Carbon price reform doable without burden to citizens

MCC quantified the consequences of higher energy levies on four typical private households, incorporating a recycling of revenues in the form of a uniform per capita reimbursement.

Petrol station: Carbon price makes fuel more expensive. | Photo: Shutterstock/Sbytova


Using a carbon price to advance climate mitigation in the transport and building sector – an option currently being discussed by the German government – is feasible in a way that does not really affect the overall income available to typical private households. The Berlin-based climate research institute MCC (Mercator Research Institute on Global Commons and Climate Change) recently quantified how this could work. The calculation is based on data, provided by the EU Household Budget Survey, on the expenditure structure of people living in Germany. “The net effect in the introduction phase of such a carbon price reform was estimated to range between a net burden of 38 euros and a net relief of 19 euros per year, depending on the type of household,” says Matthias Kalkuhl, head of the MCC working group Economic Growth and Human Development. Later on, typical families in large cities could be relieved by more than 200 euros a year, while households with a high income could be burdened by about 150 euros a year.

The calculations are oriented towards a reform concept developed by MCC Director Ottmar Edenhofer and Christoph Schmidt, head of the German Council of Economic Experts. If realized, the reform would, in 2020, implement a change in energy taxes on heating oil, natural gas and other fossil fuels used for heating, which would then translate into an implicit price of initially 20 euros per tonne of emitted CO2. In the case of fuel, the carbon price would be added to the existing taxes, which are being justified primarily to fund road construction and pension plans. The electricity tax would be reduced to the European minimum level. The overall revenue from this price reform would be returned to the citizens as a uniform per capita reimbursement.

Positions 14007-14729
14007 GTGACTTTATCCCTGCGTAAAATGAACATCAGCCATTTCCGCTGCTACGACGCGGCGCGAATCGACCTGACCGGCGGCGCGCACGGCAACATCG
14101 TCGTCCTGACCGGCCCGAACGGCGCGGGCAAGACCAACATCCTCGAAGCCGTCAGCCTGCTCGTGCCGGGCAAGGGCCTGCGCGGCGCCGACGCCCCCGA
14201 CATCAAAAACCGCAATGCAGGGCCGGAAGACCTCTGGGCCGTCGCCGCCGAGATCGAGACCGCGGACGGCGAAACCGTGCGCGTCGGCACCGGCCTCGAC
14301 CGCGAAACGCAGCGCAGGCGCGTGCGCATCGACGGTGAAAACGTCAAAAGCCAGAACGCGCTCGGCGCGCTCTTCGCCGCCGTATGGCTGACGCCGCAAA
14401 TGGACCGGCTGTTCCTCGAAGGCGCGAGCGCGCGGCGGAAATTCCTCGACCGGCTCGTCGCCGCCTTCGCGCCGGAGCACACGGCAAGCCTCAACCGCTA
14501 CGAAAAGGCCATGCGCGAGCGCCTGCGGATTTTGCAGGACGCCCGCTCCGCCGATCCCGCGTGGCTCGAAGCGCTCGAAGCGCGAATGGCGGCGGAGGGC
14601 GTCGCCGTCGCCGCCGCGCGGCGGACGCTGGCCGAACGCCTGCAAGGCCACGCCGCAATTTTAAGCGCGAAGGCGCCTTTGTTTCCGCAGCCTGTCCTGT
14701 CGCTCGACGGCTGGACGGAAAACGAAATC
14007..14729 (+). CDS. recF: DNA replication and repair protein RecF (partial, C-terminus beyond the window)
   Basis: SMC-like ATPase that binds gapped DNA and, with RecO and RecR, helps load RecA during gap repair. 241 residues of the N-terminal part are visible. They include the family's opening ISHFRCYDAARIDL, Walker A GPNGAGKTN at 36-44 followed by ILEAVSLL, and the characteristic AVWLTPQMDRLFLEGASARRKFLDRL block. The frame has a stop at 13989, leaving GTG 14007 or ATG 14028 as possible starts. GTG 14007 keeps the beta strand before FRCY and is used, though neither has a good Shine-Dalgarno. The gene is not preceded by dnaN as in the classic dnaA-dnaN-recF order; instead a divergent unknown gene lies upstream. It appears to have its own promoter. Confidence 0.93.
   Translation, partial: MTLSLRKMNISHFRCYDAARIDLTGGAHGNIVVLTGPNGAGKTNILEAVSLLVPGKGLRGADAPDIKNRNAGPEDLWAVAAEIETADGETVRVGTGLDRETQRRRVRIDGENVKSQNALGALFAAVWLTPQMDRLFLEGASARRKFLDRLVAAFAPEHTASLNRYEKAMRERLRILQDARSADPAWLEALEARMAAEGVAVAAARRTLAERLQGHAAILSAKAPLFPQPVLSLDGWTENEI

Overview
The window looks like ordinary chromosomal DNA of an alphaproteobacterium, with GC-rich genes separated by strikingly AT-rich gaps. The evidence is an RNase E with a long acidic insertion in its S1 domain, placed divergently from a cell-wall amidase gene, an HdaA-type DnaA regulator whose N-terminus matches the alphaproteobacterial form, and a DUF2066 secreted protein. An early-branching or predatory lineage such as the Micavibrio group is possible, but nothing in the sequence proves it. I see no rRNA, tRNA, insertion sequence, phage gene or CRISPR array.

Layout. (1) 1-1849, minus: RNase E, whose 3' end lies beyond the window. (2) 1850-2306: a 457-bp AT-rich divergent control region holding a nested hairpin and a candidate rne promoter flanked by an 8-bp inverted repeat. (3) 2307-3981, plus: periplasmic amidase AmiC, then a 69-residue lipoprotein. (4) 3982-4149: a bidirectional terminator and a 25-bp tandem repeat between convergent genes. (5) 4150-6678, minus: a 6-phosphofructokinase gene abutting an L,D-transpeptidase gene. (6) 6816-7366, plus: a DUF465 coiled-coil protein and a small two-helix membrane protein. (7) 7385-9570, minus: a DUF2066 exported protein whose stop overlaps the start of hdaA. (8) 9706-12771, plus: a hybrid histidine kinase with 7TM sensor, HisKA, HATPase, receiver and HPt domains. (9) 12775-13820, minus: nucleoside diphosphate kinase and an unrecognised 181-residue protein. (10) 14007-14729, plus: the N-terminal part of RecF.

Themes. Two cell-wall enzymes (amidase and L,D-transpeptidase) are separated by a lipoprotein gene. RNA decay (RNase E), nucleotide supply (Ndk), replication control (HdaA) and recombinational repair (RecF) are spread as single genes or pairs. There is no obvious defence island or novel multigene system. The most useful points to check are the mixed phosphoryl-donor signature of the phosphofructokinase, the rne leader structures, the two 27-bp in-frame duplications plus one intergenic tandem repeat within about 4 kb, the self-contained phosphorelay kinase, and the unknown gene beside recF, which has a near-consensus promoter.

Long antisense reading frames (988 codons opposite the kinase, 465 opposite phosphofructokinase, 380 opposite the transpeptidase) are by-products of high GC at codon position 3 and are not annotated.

In order to bring the climate targets in reach, the carbon price would have to rise continuously after 2020. The MCC calculation therefore also determined the consequences of a price of 40 and 60 euros:

Type of household

Annual net burden (-) or relief (+), expressed in euro, at a per-tonne carbon price of …


… 20 euros

… 40 euros

… 60 euros

Top 10-percent income, metropolitan, 2 adults




Middle class income, metropolitan, 2 adults, 2 children




Middle class income, rural, 2 adults, 2 children


- 17


Lowest 10-percent income bracket, urbanized, single




 These calculations are published in the current issue of the magazine Wirtschaftswoche.